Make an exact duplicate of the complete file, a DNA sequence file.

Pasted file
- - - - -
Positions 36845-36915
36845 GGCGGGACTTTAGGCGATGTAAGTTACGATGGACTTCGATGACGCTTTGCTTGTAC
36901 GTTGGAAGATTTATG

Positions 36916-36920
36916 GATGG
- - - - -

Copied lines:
Positions 36845-36915
36845 GGCGGGACTTTAGGCGATGTAAGTTACGATGGACTTCGATGACGCTTTGCTTGTAC
36901 GTTGGAAGATTTATG

Positions 36916-36920
36916 GATGG